Sandmann wants to link his race and his religion with his political views. However, recent polls show half of white Catholics view Donald Trump unfavorably. Close to 90 percent of black folks think Michelle Obama's husband is awesome, and conservatives have spent years arguing that their antipathy for Obama isn't racially motivated despite all the ape commentary. We don't like Trump or the people who dig him so much, they'd risk hat hair, and although that demographic is predominately white, it doesn't follow that we dislike white people.

The Post even ran a story last week detailing how an "investigation" showed no "wrongdoing" by the Covington kids. High school officials and the Diocese of Covington all think they're squeaky clean. What are the actual damages Sandmann is claiming? Is there any college he's considering that won't accept him? Most white people feel sorry for him. They'd cry halfway through his entrance essay about how the left-wing mob ruined his life just like Emmett Till, if Till had survived his non-rhetorical "lynching" and wasn't an asshole. The president was even considering inviting Sandmann to the White House for a fast-food potluck. He was interviewed on the "Today" show! His life is objectively superior to ours at that age. We'd have given anything for some one-on-one time with Deborah Norville (yes, we're old).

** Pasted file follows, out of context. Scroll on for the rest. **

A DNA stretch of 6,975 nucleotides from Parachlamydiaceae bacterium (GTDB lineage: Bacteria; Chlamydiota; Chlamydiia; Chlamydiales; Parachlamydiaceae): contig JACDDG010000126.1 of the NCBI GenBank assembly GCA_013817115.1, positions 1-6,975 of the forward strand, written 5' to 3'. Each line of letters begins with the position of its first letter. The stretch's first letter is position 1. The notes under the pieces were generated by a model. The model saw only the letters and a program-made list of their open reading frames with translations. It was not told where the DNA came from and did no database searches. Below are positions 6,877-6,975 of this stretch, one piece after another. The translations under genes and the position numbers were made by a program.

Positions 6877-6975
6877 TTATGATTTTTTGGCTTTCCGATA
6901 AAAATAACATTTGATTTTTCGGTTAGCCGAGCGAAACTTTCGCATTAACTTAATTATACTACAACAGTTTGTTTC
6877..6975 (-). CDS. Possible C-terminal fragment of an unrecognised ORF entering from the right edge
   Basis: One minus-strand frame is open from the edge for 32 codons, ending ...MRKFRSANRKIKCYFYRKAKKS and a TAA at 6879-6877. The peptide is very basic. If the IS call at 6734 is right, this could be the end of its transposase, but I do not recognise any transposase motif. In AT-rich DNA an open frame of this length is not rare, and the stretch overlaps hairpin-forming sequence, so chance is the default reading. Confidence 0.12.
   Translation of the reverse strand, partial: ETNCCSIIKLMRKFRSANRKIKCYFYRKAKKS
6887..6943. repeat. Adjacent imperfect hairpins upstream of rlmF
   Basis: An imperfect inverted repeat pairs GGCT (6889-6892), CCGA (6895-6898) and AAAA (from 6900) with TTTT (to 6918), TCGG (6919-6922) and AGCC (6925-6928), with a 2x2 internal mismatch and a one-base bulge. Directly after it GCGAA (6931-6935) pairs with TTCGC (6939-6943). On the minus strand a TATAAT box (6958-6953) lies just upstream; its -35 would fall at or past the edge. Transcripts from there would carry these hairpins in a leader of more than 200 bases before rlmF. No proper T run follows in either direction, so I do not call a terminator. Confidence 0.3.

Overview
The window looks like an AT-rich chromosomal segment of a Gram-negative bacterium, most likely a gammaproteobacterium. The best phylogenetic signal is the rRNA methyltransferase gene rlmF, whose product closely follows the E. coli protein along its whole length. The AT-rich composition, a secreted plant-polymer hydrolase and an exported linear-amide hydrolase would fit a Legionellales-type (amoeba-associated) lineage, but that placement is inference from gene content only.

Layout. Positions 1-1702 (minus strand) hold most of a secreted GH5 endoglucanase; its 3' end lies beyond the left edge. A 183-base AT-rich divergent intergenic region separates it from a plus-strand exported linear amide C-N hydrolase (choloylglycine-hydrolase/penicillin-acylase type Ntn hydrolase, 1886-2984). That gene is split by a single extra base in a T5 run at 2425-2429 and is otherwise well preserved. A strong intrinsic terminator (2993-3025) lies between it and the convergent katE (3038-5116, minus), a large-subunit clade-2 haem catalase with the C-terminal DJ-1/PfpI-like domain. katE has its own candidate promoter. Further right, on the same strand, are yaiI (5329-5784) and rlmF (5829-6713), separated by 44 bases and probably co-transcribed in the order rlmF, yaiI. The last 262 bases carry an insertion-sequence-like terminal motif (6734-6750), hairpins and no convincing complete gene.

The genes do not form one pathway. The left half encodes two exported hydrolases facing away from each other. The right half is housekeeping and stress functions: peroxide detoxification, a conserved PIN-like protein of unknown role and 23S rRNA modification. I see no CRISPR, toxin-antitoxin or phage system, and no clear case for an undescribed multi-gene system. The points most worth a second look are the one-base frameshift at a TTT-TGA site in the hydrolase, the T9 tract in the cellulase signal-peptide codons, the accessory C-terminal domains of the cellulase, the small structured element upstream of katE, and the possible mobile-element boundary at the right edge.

When the president, even a Putin-installed one, publicly supports you, it's hard to prove permanent damage to your reputation. Non-white people might think you're a jerk, but people like Sandmann devote their whole lives to interacting with us as little as possible. Sandmann also shouldn't get too excited about having Trump in his corner. He's had a record number of suits filed against him and likes to brag that he's "only" lost 38 of them.

That $250 million figure is weird, though. It's the exact amount Jeff Bezos paid for the Post in 2013. Bezos is high on Trump's "enemy of the people" list. You get the impression that this nuisance suit is really intended to put a "chilling effect" on any coverage of Trump or his supporters they don't find flattering. It has no higher purpose other than punitive. We guess Sandmann must've learned something at that Catholic school of his after all.

[ The Wrap / WaPo / Vox / CNN / USA Today]

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Stephen Robinson

Stephen Robinson is a writer and social kibbitzer based in Portland, Oregon. He writes make believe for Cafe Nordo, an immersive theatre space in Seattle. Once, he wrote a novel called “Mahogany Slade,” which you should read or at least buy. He's also on the board of the Portland Playhouse theatre. His son describes him as a “play typer guy."